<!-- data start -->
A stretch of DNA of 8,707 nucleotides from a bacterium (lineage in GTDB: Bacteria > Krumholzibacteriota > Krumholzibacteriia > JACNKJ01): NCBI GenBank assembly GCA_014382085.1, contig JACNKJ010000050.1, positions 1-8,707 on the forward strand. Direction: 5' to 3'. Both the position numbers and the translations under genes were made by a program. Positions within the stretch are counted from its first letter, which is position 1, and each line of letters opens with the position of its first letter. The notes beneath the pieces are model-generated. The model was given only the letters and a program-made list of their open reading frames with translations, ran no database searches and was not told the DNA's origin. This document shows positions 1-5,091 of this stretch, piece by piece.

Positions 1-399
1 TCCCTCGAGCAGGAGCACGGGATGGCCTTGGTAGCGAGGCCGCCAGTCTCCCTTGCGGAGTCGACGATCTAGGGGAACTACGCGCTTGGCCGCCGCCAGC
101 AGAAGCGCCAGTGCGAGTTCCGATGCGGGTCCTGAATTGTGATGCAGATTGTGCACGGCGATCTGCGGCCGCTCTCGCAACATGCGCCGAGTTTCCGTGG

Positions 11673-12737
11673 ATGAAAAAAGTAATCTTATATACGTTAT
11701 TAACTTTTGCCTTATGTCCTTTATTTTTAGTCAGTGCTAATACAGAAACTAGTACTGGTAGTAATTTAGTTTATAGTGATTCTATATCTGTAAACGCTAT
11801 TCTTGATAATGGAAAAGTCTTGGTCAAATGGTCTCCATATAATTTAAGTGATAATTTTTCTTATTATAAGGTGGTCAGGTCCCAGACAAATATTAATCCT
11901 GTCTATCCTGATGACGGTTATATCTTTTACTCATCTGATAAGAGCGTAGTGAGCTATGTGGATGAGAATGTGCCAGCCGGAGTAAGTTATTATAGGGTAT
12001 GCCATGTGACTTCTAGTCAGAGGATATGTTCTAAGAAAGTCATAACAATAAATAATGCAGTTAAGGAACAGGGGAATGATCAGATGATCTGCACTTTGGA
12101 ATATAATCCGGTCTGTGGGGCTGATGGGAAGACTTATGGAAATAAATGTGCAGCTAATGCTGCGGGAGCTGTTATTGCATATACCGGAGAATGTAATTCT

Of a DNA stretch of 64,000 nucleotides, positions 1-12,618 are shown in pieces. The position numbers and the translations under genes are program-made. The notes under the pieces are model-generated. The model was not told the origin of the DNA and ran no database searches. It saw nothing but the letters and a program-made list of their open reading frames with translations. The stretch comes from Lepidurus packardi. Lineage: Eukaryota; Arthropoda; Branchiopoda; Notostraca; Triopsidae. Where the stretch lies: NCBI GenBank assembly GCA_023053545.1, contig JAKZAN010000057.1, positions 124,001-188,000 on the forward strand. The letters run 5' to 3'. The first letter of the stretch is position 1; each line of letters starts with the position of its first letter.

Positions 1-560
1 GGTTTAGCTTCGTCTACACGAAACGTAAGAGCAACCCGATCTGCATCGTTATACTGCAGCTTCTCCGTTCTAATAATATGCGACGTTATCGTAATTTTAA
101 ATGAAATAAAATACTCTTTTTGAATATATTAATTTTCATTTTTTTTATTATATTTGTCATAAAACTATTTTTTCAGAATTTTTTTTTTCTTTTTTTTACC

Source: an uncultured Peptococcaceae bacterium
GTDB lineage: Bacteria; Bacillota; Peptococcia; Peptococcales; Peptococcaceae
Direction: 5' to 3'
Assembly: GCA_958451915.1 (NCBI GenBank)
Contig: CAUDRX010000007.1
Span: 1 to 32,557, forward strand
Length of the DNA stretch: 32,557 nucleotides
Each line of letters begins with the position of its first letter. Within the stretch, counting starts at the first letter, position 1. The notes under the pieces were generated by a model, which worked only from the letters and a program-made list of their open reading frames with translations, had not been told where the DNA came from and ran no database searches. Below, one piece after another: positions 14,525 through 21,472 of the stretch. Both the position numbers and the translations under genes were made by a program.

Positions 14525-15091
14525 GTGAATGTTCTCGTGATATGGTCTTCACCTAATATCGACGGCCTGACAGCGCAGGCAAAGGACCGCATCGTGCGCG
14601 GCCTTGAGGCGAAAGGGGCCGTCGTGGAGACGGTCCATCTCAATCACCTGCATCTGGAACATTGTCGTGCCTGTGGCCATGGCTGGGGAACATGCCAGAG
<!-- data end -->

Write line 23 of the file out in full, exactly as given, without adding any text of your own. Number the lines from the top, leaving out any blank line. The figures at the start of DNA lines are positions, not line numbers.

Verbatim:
Each line of letters begins with the position of its first letter. Within the stretch, counting starts at the first letter, position 1. The notes under the pieces were generated by a model, which worked only from the letters and a program-made list of their open reading frames with translations, had not been told where the DNA came from and ran no database searches. Below, one piece after another: positions 14,525 through 21,472 of the stretch. Both the position numbers and the translations under genes were made by a program.